Tuesday, May 13, 2014

Missionary Phone Call

We got to speak to our missionary, Elder Lee, for 40 minutes on Mother's Day. We asked him what his favorite part of Portugal is and he said, "The pastries!"  He said he has loved every area and that every part of Portugal is so beautiful and that he wants to come back some day.

We asked him what his favorite part of his mission is.  He said, "Seeing the growth in people as they accept the gospel and go from not knowing anything about it to being baptized, confirmed, and receiving the Priesthood, is just amazing."  The Sousa family was baptized last week and this week confirmed, and the father, Rui, received the Priesthood. Earlier, when Elder Lee and his companion went to teach the family about the Priesthood, but before they introduced the lesson, Rui expressed a strong desire to really help people.  Caleb said it was the perfect introduction to talking about the Priesthood.

Caleb said the other part about his mission that he loved was the learning.  Learning through study.  Learning to work with people.  And learning to be happy.  I asked how do you 'be happy'?  He said, "You just decide to.  So many times in the mission when things would happen I would realize that this has all happened before, and it's just a matter of attitude and deciding to be happy."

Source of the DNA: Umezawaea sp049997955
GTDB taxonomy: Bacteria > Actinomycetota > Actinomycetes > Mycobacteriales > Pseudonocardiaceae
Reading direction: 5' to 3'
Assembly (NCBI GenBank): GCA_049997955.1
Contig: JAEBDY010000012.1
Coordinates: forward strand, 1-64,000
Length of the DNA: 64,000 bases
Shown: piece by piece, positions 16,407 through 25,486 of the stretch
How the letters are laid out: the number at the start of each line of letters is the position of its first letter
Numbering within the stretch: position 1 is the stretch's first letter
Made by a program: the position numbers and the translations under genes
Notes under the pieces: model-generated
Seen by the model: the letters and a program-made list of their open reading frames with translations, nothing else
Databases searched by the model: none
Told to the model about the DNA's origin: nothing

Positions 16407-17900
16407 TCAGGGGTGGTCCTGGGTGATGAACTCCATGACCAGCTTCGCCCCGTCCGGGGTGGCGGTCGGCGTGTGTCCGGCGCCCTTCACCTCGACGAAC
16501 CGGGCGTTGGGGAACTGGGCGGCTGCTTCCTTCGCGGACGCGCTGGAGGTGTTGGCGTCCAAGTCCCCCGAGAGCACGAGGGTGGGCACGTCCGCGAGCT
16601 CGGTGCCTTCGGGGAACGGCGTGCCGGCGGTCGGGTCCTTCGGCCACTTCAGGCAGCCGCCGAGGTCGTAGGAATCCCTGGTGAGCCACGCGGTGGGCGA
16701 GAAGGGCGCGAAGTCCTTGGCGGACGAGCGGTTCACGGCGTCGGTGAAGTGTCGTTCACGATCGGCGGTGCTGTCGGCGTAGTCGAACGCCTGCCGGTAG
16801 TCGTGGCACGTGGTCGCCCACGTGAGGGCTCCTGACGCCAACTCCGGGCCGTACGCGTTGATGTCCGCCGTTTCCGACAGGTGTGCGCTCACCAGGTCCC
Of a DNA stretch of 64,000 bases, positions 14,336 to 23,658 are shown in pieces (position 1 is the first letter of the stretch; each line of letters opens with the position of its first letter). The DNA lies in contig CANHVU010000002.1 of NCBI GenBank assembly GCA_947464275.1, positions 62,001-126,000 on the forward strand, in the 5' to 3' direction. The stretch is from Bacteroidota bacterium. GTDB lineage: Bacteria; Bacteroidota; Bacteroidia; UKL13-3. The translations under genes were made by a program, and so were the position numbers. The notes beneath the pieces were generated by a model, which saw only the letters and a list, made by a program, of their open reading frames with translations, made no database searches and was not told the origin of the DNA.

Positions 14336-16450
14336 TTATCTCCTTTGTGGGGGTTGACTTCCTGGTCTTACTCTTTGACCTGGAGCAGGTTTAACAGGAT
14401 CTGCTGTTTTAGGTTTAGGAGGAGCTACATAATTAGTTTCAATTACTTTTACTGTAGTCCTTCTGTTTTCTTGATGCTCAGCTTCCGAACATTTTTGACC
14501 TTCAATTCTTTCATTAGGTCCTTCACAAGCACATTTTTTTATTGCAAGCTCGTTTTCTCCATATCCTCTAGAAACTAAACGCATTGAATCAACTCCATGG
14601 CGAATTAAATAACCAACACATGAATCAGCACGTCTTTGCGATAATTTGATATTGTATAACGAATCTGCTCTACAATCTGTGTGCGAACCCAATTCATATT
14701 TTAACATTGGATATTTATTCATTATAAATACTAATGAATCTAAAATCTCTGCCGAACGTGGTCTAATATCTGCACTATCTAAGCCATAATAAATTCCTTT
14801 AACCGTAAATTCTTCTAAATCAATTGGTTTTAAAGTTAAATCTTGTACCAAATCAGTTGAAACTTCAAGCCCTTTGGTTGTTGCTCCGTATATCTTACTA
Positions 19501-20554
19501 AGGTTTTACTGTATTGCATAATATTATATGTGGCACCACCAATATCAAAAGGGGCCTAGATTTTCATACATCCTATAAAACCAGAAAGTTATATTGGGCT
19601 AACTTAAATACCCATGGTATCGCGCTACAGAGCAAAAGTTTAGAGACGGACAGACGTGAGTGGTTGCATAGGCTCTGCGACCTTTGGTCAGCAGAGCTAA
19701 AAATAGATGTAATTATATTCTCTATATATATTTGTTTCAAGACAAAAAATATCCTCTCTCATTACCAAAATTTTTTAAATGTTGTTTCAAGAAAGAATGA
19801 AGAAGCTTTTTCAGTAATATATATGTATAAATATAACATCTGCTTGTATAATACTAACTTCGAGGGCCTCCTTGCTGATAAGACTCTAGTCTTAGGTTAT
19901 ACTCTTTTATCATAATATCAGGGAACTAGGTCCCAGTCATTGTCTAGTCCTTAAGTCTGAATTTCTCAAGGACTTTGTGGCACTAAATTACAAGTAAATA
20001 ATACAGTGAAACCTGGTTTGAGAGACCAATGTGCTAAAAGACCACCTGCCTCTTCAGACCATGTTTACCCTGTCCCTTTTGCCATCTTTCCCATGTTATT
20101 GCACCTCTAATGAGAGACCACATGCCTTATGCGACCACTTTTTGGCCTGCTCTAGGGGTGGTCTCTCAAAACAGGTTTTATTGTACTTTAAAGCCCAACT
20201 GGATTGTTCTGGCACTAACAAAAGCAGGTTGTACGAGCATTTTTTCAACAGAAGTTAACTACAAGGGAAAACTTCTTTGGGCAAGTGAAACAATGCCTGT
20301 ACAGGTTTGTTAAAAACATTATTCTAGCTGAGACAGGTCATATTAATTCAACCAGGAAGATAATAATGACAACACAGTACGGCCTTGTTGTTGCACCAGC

A few people whose lives have been changed by the gospel of Jesus Christ:

 Elder Lee will be coming home to us in just two weeks, and we are so excited to see him!  We know he has done great work and that he will miss his mission so much. A scripture he shared with us in his email yesterday:   
D&C Section 1
20 But that every man might speak in the name of God the Lord, even the Savior of the world;
21 That faith also might increase in the earth;
22 That mine everlasting covenant might be established;
23 That the fulness of my gospel might be proclaimed by the weak and the simple unto the ends of the world, and before kings and rulers.
24 Behold, I am God and have spoken it; these commandments are of me, and were given unto my servants in their weakness, after the manner of their language, that they might come to understanding.

Thursday, April 24, 2014

Happy Birthday Maren!

Happy Birthday to my sweet precious baby dolly!

 Maren Christen is nineteen today!  Missing her on her birthday while she is at college, even though we celebrated with her on Sunday.  Maren is super smart, super committed to the gospel and doing what's right, and super loved by all her family.  We love you Mar!

Wednesday, April 16, 2014

The Gospel of Jesus Christ

The gospel of Jesus Christ has been restored to the earth!  Watch this to learn more. 

Monday, April 7, 2014

Being Grateful

I don't think he realized it, but in his letter from his mission today, my son sent the most perfect example of following President Uchtdorf's counsel to be grateful.

Hello Family!